<%-- Page Title--%> Reflections <%-- End Page Title--%>

<%-- Volume Number --%> Vol 1 Num 151 <%-- End Volume Number --%>

April 23, 2004

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Cardiff Calling...

Kajalie Shehreen Islam

My father is always saying how all ghost stories originated in Wales. If this is actually true, when I stepped off the bus in Cardiff -- the capital city of Wales -- for the first time, I knew why. The city was dead. It was only 8 in the evening, but the shops were closed, there were no people on the street. I wasn't looking forward to the month ahead. But the days that actually followed, and the reason I was there, made the trip not only a great opportunity for me as a journalist, but a very memorable one.

Ten young journalists from around the world were chosen (nominated from their respective organisations and selected, in the case of Bangladesh, by the British Council, Dhaka) to attend an international reporting workshop at the Thomson Foundation in Cardiff last month. I was lucky to be one of the representatives from Bangladesh, the other being my colleague from New Age, Mashida, who was, moreover, an old friend.

The Thomson Foundation (TF), founded by Lord Thomson of Fleet in 1962, trains and provides consultancies for journalists, managers, technicians and production staff working in the media around the world. It organises workshops at its UK headquarters in Wales and also sends its staff and specialist freelance consultants abroad to train working journalists in different countries. Even while we were there, two TF consultants had come to Rajshahi to conduct a workshop on investigative reporting.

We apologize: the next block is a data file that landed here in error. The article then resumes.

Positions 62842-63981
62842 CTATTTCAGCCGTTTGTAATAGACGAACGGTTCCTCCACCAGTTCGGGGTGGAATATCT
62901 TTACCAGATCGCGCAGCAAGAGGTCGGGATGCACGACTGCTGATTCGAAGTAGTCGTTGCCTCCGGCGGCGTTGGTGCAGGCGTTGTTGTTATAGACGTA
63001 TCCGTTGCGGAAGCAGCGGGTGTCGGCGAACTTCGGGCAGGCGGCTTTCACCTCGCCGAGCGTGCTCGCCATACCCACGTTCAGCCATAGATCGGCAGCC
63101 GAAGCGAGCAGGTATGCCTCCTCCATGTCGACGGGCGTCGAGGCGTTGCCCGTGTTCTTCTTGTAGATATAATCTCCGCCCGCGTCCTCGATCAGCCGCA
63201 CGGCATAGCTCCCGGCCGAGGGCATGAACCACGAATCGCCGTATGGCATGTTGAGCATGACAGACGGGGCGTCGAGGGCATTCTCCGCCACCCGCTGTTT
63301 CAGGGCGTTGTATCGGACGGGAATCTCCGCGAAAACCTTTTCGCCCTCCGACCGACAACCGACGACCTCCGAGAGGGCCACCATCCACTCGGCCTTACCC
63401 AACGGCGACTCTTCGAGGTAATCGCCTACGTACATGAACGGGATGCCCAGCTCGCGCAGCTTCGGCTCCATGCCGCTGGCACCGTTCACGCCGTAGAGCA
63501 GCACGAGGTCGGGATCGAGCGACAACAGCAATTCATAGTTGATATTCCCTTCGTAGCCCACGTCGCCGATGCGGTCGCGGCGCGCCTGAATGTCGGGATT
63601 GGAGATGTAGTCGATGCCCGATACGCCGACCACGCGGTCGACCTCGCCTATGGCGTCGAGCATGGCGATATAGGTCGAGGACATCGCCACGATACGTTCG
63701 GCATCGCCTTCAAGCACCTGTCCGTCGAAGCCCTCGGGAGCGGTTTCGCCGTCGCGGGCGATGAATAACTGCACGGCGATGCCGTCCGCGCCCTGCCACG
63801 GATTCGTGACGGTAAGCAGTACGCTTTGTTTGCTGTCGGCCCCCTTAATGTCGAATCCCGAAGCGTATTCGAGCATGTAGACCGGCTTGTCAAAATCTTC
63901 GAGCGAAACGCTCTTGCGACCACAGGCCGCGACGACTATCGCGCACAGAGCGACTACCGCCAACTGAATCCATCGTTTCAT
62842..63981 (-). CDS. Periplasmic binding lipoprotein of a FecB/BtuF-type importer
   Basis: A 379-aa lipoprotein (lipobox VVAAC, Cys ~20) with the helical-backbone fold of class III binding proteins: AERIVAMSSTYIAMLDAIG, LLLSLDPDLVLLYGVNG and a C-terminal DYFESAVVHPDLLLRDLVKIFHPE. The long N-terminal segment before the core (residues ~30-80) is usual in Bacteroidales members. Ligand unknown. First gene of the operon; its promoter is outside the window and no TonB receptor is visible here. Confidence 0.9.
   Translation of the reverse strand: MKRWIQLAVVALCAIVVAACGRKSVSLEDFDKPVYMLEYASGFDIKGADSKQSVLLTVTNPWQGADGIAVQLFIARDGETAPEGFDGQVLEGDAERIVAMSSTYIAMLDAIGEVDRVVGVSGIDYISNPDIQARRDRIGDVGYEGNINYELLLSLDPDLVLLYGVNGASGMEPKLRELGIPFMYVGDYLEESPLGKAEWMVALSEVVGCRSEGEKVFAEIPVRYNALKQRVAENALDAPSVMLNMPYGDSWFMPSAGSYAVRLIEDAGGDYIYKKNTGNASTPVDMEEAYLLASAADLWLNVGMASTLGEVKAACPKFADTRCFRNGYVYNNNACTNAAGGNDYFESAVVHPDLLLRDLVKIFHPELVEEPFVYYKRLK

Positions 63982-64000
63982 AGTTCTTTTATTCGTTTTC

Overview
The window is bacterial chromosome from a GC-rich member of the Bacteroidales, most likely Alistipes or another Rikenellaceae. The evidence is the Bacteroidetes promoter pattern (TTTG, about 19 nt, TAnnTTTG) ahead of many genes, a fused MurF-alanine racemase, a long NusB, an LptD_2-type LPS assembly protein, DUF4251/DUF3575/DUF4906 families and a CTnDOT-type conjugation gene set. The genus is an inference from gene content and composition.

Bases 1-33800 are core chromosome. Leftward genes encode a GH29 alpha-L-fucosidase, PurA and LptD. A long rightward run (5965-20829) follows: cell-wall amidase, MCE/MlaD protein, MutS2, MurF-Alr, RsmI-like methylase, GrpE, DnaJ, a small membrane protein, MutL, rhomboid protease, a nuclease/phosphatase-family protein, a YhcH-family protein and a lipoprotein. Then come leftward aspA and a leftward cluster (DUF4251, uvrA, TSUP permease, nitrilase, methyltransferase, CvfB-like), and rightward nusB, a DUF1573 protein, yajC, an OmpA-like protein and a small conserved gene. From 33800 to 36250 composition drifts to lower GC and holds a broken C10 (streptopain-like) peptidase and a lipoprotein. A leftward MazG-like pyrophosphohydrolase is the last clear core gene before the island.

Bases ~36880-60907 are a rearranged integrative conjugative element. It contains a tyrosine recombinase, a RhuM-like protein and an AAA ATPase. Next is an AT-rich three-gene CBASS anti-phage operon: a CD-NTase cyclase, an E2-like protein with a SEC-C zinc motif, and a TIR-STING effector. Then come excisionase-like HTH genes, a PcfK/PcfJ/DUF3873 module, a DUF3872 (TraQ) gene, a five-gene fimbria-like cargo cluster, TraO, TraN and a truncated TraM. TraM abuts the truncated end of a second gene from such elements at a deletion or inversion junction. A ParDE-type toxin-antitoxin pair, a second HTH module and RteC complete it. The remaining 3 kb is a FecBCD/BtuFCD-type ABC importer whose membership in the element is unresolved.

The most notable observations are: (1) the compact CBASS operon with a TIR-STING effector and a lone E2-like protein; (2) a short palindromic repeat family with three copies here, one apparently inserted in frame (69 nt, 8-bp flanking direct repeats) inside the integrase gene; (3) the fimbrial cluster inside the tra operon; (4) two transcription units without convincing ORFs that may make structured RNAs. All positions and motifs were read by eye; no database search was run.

The month-long course was intensive and covered diverse areas from basic reporting to interview stories, political and business reporting. Our day began with a seemingly absurd problem like, "Sara and Jane were born in the same hour of the same day of the same year but they weren't twins. Why not?" The answer being, because they were triplets -- there was another baby. The problems were a favourite of Mike's, our extremely dedicated course director -- who wouldn't tire of taking our classes from 9:30 in the morning to 5 in the evening though we sometimes did -- and got us thinking early in the morning. We went over the daily papers, giving our own opinions about the coverage of different issues in the British press, shaking our heads over some of the ridiculous tabloids -- the women rolling their eyes and the men trying to get a glimpse of the "Page 3 girl".

Throughout the day, we went over different reporting rules and techniques, particularly those related to our assignment for that week. We would have a whole day to go out and talk to people and our sources for different stories before writing up and handing in our reports. The next day, we would go over all of them on the projector and rework them.

For my own stories, I had to talk to police and bartenders, the editor of a newspaper, local MPs, and had to search the internet for information on the economy of my own country. There was a two-day section on this and we learned a lot about finding information on the net, which was more than any of us knew existed.